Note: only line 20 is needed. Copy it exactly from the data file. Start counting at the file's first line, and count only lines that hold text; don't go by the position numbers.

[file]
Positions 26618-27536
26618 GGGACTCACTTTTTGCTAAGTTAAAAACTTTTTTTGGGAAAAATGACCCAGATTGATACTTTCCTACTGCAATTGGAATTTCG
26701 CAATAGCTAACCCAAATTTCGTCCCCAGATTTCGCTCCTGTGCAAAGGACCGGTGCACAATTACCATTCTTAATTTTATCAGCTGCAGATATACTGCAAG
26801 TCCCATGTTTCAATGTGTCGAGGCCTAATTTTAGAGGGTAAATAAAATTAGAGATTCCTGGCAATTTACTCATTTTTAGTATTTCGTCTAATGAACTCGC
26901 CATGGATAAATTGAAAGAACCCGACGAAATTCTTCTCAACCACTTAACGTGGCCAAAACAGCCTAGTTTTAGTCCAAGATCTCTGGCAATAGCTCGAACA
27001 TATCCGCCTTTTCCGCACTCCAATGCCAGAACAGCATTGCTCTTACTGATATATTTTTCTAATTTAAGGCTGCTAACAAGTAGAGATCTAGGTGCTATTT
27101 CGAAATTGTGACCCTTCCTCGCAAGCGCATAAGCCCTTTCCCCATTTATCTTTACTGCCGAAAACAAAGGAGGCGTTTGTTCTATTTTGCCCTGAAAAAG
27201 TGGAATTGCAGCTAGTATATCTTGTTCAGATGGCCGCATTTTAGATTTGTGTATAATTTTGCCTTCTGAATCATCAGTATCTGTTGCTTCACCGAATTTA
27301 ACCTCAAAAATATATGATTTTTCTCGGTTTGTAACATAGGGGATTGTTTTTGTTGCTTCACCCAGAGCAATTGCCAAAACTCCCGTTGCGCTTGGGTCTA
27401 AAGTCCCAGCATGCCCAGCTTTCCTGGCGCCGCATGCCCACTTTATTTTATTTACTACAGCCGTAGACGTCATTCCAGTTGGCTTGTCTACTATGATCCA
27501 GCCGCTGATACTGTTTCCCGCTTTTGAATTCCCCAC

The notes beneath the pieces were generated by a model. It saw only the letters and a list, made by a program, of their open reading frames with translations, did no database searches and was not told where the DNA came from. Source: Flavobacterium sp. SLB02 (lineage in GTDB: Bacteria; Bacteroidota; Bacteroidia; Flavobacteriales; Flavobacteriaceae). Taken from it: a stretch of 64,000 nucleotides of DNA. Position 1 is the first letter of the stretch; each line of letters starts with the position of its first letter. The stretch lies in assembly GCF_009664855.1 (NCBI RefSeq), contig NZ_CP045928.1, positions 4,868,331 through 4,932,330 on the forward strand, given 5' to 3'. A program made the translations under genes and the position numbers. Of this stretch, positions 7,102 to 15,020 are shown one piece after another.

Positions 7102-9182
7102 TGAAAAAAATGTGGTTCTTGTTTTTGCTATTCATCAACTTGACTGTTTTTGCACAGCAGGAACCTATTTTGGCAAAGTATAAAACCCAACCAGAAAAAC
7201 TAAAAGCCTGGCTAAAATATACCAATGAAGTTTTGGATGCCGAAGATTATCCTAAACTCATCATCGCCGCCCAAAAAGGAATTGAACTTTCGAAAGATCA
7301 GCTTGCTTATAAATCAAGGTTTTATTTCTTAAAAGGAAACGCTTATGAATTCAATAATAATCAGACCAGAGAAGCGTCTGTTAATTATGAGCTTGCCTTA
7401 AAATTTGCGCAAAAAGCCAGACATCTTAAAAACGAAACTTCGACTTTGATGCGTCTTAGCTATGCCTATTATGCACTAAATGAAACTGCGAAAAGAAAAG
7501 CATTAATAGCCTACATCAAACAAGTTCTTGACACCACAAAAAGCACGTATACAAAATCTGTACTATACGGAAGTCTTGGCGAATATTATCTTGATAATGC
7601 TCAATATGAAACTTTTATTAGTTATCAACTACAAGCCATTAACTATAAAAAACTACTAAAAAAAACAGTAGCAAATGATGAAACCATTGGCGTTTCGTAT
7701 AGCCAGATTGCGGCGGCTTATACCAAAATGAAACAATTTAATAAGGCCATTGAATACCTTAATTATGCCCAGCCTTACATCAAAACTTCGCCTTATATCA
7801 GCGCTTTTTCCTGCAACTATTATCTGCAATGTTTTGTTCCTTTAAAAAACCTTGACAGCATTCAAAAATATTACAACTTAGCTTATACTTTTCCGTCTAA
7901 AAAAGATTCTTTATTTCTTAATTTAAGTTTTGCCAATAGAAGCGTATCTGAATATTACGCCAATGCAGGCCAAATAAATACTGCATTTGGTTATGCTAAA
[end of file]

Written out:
7701 AGCCAGATTGCGGCGGCTTATACCAAAATGAAACAATTTAATAAGGCCATTGAATACCTTAATTATGCCCAGCCTTACATCAAAACTTCGCCTTATATCA